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Digital laboratory evidently tackles crime

Updated: 2013-12-09 16:29

Digital laboratory evidently tackles crime

A procurator shows visitors an electronic data identification equipment during a Beijing People's Procuratorate open day in Beijing, Dec 6, 2013. [Photo by Cao Boyuan for]

Zheng Hongqiang has been to many IT centers, but he never imagined visiting a digital laboratory used by Beijing's top prosecuting authority.

The 50-year-old, a fan of electronic products, was invited on Friday along with about 60 other residents to a Beijing People's Procuratorate open day, which is usually held at the beginning of December.

The lab fascinated the visitors, with such things as equipment that can retrieve deleted information from cellphones.

"I was excited to visit the authority and never thought equipment in the lab could be so advanced," Zheng said.

The lab, established in 2008, is on the fifth floor of the procuratorate building, covering about 50 square meters.

To date, more than 30 prosecutors, including 13 judicial appraisal experts and 23 assistants, have worked with digital evidence in more than 200 cases, said Zhao Xianwei, a prosecutor who is responsible for the lab.

Digital data has been the subject of legislative studies in countries, including the United States and Canada. It has been part of the revised Chinese Criminal Procedure Law since Jan 1.

Text messages and chat recordings on instant-messaging service WeChat have become important in criminal cases in recent years, especially cases involving corruption, "which is why we built up the lab to study them", Zhao said.

In one case, prosecutors obtained key information from a hospital database. A nurse, surnamed Wang, was suspected of embezzling public funds - more than 300,000 yuan ($49,260) - according to the authorities.

"If we can master more digital evidence, we'll be able to solve more cases in which it is difficult to get confessions from suspects or defendants," he said, adding that the number of cases requiring analysis of digital data has jumped 60 percent year-on-year.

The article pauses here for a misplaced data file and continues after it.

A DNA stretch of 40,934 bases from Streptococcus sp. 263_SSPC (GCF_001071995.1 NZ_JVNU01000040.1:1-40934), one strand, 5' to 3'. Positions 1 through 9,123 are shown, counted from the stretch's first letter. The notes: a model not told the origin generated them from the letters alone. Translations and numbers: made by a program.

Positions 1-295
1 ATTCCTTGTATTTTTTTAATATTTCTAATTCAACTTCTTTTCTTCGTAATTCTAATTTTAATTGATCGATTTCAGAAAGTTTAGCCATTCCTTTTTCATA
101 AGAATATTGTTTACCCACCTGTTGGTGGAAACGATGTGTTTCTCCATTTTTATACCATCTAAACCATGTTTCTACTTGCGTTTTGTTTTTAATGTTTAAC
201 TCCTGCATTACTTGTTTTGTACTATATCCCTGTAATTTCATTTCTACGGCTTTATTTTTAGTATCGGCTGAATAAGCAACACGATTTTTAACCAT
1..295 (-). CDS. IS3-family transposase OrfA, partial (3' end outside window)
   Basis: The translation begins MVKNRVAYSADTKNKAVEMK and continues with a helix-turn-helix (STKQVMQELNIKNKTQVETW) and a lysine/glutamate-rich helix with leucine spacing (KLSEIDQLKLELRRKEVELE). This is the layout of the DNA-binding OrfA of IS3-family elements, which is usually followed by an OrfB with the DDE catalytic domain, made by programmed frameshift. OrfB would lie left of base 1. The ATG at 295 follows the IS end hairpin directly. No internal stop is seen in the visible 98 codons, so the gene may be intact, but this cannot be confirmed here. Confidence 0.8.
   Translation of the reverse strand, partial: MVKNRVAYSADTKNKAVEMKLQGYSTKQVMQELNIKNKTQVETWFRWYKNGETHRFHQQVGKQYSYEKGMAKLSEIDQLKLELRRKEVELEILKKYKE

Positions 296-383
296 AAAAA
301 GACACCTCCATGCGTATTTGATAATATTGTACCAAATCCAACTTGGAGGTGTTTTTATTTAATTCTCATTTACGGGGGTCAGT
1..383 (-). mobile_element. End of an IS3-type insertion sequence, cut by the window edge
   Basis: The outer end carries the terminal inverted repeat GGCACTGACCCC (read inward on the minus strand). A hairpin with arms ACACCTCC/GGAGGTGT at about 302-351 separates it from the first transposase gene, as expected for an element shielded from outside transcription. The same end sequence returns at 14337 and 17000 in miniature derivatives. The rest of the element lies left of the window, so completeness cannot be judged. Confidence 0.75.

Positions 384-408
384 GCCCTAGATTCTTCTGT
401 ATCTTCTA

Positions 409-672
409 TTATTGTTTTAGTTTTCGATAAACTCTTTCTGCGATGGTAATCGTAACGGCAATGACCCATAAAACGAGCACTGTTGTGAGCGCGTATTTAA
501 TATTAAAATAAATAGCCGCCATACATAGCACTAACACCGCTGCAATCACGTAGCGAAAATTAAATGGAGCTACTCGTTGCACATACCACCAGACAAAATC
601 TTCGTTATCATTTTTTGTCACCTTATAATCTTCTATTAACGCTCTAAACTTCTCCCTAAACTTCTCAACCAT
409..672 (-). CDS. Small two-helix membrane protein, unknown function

The collected digital evidence is recorded on disks and then reserved in case files after being presented in courts, Zhao said.

Liu Zheng, another prosecutor at the lab, said data is copied first to ensure that original information is complete and safe.

"We can get information on cellphones, including messages and voice recordings - even what has been deleted by users," he said. "We can also trace and retrieve evidence from micro blogs, online forums, websites and e-mails."

Encrypted documents can also be opened on computers in the lab, he said.

Similar labs will be created for grassroots prosecuting bodies, including Fangshan district and No 2 Intermediate People's Procuratorate, the prosecutors added.

However, the two confirmed they still had to ask for help from social media technology associations at times.

"After all, we're not as professional as specialists in the IT industry and have much to learn, such as how to repair hard disks," Zhao said.

A woman in her 50s, surnamed Wang, said her first visit to the prosecuting authority left a good impression.

"I thought prosecutors' work was a mystery before, but now I know how they tackle a case and what the investigating procedures are," she added.

Zheng, the electronics fan, said he thought an open day should be offered more frequently.

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